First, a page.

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<nettime> Songs From The Wood
Luther Blissett on Mon, 21 Sep 1998 02:40:14 +0200 (MET DST)


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<nettime> Songs From The Wood


Songs From The Wood
Net-Culture, Autonomous Mythology and the Luther Blissett Project

by F. P. Belletati
All rights dispersed

keywords:  mythology - class war - identity - sabotage


_As Down Home As I Can Get_

     The prime mover was a loose-knit current of Italy's Marxism labelled
'operaismo' [workerism], which had absolutely nothing to do with the
Communist Party.
     In the early 1960's the Operaisti started to investigate changes in
the sociological composition of the working class.  At that time, the young
mass-worker of Fordist-Taylorist factories was still the tongue of the
compass, the most important segment of the proletariat. The operaista
intervention in class struggle was based upon a participant observation of
the mass-worker's behaviour. The mass worker explicitly refused the older
generation's work ethic and discipline. This insubordination was the main
mover of conflict in the workplace. Sabotage was not invisible anymore:
along with moments of open struggle (strikes and demonstrations) there was
a flourishing of micro-tactics to slow down or stop the assembly line.
     Operaisti were committed to studying those behaviours and defining the
dialectics between class struggle and capitalist development which I'm
going to sum up - taking some shortcuts. The continual confrontation
between capital and living labour was the cause of all technological
innovations and changes in management, which would provoke further changes
in the class composition, therefore the conflict would continue on a higher
level.
     After the so-called Hot Autumn (1969), a season of general strikes
and radical struggles with millions of workers taking the streets,
proletarian insubordination increased. Struggles became more and more
'autonomous' (this was the adjective by which wildcat strikers would
describe their occupations: "assemblea autonoma"). In 1973 the
self-disbanding of the post-operaista group Potere Operaio [Workers' Power]
gave origin to the scene renowned as autonomia operaia organizzata
[organized workers' autonomy].
During the 1970's, Italian Autonomia theorists (Toni Negri first among
equals) started to investigate and define the existence and subversive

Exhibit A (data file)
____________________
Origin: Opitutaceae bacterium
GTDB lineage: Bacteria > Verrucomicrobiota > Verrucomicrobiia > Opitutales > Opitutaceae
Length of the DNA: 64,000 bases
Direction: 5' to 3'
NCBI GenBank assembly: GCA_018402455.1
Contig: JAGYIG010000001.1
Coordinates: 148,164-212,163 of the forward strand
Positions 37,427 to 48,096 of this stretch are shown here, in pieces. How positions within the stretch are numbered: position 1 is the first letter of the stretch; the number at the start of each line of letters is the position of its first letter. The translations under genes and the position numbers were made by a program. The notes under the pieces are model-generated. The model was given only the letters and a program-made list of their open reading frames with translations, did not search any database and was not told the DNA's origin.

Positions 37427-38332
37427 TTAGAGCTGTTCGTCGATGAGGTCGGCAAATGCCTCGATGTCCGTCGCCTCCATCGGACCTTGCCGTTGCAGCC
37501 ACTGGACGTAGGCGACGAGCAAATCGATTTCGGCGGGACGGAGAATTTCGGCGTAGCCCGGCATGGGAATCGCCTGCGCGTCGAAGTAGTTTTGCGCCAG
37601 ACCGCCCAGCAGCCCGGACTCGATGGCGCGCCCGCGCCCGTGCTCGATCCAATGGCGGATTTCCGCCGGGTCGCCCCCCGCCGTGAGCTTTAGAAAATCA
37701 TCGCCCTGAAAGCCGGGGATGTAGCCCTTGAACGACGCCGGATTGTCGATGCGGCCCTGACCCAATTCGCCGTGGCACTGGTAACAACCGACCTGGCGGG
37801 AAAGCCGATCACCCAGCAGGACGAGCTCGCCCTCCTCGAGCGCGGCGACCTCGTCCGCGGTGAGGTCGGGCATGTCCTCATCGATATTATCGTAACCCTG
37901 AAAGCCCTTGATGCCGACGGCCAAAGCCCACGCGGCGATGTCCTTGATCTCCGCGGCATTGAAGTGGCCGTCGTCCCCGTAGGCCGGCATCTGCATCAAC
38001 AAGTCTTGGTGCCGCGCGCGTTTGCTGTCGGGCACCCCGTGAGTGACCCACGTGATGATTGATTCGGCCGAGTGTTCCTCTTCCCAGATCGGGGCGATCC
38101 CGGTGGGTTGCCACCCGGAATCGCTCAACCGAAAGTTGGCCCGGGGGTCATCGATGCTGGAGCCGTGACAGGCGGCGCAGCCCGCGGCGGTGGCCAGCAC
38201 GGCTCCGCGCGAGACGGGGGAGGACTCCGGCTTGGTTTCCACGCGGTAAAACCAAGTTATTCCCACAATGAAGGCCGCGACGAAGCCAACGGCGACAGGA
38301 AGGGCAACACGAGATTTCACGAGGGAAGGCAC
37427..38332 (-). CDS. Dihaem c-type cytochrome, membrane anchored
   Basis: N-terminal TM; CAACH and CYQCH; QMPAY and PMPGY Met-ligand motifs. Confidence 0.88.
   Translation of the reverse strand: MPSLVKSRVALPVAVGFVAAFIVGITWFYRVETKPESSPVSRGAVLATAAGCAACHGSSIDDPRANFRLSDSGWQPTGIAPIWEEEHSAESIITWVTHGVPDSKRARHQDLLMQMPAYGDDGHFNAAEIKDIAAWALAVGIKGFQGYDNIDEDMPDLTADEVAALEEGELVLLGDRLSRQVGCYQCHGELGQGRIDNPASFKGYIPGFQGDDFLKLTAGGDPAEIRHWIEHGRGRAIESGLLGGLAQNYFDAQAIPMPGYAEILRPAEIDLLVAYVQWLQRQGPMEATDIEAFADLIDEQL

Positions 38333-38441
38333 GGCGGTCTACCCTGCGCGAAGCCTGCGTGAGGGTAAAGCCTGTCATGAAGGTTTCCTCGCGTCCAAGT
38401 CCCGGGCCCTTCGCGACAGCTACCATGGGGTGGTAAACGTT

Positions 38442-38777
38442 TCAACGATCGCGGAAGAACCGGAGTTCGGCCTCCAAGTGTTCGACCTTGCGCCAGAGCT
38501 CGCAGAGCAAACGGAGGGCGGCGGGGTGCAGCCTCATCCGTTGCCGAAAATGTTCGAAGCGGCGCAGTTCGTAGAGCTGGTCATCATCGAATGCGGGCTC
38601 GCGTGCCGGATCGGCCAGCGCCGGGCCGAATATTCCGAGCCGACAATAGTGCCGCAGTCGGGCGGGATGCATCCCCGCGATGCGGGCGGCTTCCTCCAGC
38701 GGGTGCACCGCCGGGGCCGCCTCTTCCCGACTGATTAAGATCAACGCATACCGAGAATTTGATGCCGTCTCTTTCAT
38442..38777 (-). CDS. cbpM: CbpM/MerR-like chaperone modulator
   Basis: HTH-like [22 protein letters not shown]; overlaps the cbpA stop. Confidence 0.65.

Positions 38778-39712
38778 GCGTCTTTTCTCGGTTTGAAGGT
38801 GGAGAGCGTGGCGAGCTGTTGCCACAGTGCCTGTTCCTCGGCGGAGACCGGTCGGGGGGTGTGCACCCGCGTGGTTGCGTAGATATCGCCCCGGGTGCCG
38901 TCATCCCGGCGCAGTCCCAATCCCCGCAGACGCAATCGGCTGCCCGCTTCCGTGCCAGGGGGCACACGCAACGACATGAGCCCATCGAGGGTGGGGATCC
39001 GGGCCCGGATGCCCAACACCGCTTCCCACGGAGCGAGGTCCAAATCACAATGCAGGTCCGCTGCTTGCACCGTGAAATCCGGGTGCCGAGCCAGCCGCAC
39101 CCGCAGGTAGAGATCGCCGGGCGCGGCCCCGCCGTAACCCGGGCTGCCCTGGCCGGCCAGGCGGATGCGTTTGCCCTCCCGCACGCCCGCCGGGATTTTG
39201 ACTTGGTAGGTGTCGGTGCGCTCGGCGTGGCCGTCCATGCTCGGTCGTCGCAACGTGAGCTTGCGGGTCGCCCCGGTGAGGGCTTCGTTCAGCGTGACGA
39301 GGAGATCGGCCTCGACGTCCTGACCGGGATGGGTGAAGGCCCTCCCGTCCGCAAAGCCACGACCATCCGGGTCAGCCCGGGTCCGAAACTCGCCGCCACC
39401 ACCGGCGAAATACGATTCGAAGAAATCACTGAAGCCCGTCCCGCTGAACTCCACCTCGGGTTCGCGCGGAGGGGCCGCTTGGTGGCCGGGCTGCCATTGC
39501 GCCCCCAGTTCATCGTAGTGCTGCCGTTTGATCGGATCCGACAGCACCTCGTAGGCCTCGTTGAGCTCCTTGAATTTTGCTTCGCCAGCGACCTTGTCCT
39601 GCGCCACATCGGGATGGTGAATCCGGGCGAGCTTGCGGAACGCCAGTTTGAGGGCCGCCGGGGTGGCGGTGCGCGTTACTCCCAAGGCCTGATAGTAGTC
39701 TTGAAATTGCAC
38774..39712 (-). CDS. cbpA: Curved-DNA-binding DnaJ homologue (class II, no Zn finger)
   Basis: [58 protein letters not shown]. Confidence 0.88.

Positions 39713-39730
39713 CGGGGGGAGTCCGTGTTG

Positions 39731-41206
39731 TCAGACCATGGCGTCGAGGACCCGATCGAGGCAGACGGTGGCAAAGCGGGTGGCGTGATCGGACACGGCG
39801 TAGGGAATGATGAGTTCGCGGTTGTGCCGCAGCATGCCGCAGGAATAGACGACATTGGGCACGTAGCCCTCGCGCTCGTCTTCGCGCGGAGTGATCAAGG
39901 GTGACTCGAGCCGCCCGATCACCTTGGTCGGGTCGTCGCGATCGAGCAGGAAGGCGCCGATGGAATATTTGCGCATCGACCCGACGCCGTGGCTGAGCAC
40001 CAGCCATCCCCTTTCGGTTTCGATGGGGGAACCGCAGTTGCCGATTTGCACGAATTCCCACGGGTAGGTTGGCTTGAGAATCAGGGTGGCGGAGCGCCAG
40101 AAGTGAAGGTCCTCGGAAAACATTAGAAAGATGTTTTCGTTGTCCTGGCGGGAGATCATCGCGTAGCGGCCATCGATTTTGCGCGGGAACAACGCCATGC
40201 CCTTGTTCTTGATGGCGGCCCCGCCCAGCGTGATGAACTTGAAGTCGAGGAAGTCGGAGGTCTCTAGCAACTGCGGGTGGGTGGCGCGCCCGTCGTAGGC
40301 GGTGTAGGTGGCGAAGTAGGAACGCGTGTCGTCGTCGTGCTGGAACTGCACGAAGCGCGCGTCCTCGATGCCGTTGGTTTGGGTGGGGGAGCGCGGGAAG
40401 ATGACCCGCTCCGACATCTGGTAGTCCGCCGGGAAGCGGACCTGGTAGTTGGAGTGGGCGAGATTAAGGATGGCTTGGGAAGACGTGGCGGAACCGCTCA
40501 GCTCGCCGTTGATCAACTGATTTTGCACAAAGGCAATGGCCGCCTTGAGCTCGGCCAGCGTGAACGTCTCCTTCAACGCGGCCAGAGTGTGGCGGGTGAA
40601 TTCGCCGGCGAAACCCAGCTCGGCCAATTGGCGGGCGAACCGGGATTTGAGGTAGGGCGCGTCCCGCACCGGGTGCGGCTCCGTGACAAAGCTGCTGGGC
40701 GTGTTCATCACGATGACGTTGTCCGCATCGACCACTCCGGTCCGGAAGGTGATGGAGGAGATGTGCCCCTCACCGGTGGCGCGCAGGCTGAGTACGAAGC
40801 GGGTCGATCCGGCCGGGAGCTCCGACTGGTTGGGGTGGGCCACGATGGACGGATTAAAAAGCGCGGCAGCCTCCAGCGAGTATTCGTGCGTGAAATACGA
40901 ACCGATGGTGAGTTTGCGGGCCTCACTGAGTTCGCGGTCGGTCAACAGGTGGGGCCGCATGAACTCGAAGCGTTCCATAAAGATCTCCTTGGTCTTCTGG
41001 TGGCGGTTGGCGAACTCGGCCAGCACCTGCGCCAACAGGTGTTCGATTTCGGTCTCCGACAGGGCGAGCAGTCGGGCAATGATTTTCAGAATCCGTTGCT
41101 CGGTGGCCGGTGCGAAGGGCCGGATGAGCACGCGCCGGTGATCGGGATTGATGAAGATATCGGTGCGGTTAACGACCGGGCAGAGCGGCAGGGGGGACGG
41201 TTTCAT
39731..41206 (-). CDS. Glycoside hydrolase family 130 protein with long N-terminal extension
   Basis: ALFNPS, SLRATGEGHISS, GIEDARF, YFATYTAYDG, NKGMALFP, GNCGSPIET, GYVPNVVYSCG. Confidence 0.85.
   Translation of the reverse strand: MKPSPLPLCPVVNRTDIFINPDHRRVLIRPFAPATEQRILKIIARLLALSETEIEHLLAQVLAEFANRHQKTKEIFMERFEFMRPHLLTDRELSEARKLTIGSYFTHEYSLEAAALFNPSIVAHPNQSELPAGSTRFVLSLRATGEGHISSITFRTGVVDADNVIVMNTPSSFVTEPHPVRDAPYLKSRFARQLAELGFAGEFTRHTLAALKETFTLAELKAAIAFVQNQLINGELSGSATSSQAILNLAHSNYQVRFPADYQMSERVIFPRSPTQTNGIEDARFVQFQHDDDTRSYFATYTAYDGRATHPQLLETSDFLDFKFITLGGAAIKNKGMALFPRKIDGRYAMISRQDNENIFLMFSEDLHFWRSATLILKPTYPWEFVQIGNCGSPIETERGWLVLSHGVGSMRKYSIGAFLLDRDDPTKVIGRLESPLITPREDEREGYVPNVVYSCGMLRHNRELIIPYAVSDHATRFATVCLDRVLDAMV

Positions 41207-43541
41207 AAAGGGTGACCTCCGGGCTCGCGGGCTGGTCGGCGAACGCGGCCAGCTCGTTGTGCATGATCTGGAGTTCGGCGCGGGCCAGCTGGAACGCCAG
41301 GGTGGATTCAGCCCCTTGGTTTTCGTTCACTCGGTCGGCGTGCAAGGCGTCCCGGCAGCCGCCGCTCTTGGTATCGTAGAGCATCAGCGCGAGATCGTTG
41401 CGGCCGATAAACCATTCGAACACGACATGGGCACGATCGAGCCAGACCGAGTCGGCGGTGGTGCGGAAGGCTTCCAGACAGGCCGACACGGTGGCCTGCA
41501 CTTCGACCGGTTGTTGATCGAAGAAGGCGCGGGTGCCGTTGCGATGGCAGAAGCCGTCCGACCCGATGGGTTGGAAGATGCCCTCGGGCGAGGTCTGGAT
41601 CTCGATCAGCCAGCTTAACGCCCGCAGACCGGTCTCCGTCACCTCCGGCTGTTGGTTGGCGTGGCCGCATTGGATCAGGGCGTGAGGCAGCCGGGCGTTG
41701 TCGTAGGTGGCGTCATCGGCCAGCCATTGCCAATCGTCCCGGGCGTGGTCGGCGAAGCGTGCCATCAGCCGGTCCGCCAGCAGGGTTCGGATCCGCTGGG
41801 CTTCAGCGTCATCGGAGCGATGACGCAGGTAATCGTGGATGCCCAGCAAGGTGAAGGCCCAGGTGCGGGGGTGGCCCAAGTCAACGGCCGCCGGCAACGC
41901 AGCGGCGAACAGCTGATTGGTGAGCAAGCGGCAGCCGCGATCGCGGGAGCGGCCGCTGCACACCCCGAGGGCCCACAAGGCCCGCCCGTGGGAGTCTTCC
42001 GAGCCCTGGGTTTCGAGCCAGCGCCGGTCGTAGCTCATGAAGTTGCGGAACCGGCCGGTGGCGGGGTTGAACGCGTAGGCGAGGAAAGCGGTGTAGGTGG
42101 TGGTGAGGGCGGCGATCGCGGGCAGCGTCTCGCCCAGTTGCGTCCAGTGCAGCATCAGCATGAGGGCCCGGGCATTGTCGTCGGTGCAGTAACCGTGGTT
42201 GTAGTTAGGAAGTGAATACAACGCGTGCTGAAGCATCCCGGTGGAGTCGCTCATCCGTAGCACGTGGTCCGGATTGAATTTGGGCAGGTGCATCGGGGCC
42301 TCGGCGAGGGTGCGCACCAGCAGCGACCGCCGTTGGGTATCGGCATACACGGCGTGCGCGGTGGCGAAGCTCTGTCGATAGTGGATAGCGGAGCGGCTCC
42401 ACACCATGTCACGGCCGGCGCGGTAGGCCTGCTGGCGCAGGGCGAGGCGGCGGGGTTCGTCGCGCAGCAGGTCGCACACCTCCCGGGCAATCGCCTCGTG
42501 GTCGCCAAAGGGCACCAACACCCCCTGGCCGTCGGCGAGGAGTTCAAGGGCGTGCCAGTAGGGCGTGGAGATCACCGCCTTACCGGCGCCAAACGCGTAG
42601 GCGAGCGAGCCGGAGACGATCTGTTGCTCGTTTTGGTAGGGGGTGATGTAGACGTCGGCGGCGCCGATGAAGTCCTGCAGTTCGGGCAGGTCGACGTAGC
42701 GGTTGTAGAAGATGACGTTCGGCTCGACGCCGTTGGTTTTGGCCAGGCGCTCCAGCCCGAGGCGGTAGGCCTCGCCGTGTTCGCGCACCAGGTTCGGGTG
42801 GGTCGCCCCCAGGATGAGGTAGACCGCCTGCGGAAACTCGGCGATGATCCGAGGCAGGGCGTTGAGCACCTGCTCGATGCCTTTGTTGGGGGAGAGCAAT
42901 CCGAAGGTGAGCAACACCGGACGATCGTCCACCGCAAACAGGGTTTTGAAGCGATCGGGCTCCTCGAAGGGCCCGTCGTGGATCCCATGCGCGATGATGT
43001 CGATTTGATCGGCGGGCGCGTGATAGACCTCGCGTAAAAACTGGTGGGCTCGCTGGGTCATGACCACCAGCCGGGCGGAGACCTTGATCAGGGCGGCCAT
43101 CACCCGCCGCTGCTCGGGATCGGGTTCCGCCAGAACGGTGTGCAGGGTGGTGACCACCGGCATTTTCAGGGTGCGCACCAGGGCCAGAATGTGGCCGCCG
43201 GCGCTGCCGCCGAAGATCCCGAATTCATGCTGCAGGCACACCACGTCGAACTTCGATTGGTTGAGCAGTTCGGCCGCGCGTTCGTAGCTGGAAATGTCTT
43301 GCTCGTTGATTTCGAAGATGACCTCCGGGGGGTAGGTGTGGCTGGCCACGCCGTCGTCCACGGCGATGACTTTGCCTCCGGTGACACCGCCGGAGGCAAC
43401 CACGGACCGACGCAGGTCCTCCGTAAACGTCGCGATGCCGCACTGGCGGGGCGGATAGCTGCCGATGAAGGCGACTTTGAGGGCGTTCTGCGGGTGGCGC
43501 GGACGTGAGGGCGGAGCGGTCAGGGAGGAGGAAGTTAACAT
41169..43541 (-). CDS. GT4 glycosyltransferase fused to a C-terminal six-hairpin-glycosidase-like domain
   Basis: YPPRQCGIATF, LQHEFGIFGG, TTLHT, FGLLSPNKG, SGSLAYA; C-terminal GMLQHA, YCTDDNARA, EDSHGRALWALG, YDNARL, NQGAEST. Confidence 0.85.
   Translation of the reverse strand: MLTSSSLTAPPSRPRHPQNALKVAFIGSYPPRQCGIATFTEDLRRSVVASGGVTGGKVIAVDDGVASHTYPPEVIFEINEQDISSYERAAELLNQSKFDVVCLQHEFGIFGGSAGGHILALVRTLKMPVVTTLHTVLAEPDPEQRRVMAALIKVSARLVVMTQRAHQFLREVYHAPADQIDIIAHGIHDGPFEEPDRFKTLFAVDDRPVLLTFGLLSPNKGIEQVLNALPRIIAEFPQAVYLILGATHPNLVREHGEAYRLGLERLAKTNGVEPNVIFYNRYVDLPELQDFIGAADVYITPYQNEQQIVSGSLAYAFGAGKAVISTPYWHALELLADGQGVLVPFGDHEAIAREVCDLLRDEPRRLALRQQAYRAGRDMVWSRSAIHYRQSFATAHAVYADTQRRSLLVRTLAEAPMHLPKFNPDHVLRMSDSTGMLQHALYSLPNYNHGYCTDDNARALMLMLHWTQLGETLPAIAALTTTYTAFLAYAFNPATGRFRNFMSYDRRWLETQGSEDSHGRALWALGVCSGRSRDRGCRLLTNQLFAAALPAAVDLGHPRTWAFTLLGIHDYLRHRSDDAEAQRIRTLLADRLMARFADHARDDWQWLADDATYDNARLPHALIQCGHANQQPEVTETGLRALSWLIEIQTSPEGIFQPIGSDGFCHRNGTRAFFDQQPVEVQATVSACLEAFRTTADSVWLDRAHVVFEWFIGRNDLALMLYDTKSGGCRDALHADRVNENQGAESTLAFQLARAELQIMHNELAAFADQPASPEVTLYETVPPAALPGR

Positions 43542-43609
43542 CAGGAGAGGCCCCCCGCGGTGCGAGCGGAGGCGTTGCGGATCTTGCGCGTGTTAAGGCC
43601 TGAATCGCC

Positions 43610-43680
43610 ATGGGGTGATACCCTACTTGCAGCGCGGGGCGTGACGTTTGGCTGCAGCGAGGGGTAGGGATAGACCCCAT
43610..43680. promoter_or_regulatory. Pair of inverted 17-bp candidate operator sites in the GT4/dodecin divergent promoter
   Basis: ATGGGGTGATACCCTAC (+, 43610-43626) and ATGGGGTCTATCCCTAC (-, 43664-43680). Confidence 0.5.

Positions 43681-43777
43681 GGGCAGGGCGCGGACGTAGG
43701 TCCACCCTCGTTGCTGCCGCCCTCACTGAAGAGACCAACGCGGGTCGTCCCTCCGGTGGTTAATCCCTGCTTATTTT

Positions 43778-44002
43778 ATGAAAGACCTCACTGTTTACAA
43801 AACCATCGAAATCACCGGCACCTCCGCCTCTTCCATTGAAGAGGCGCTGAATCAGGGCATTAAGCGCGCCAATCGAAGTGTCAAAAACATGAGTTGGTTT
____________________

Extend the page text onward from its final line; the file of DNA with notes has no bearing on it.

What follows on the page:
behavior of the 'operaio sociale'.
Such an ambiguous collective noun - hardly translatable into English -
served to describe both the youngest generations of industrial workers who
had broken away from the work ethic once and for all, and the whole cast of
frustrated service workers, 'proletarianised' students and white collars,
unemployed wo/men and members of youth subcultures whose conflict was
clearly 'anti-dialectical'.
     'Anti-dialectical' means that self-organization, wildcat strikes,
occupations and acts of sabotage did not take place within the realm of
negotiated class struggle, indeed, they even cut loose from the traditional
dialectical bond between struggles and development, and challenged the
recuperative function of the unions and the Left's political control.
In order to repress those uncontrollable eruptions and outbursts (the 1977
movement above all), the ruling class had to impose a state of emergency.
It was a bloodbath. By the end of the decade, most militants had been
killed, thrown in prison, escaped from the country or started to shoot up
heroin. But that's another story.
     As some have suggested, from now on I'm going to use the term
'composizionismo' instead of '[post-]operaismo', because the former is more
precise and does not automatically correspond to a particular segment of
the working class (the "blue collars").
     The so-called 'third industrial revolution' made capital supercede
the fordist-taylorist paradigm, and turned information into the most
important productive force.
     Appealing to those passages of the *Grundrisse* where Karl Marx used the
expression 'general intellect', compositionists began to use such
descriptions as 'mass intellectual' and 'diffused intellectual' making
reference to multifarious subjectivities in the new class composition.
     'Mass intellectuals' are those people whose living labour consists,
broadly speaking, in a subordinated output of "creativity" and social
communication (in compositionist jargon: 'immaterial work'). This segment
of the operaio sociale ranges from computer programmers to workers of
Toyotist factories, from graphic designers to copy writers, from PR people
to cultural workers, from teachers to welfare case-workers etc.
     Negri's analysis in particular is based upon the 'prerequisites of
communism' immanent to post-Fordist capitalism. By 'prerequisites of
communism' Negri means those collective forms that are created by past
struggles and are constantly re-shaped by the workers' tendencies,
attitudes and reactions to exploitation. Some of these forms even become
institutions (e.g. those of the Welfare State), then they go through a
series of crises: social conflict created them, social conflict keeps them
open and necessarily unfinished. Their crisis reverberates on the whole
society, so conflict continues on a higher level.
     The most important prerequisite of communism is the collective
dimension of  capitalist production, which brings about more social
cooperation.
     The stress must be laid upon the most strategic form of today's
living labour, i.e. 'general intellect', immaterial work, "creativity", you
name it. 'General intellect' (unlike labour in Taylor's 'scientific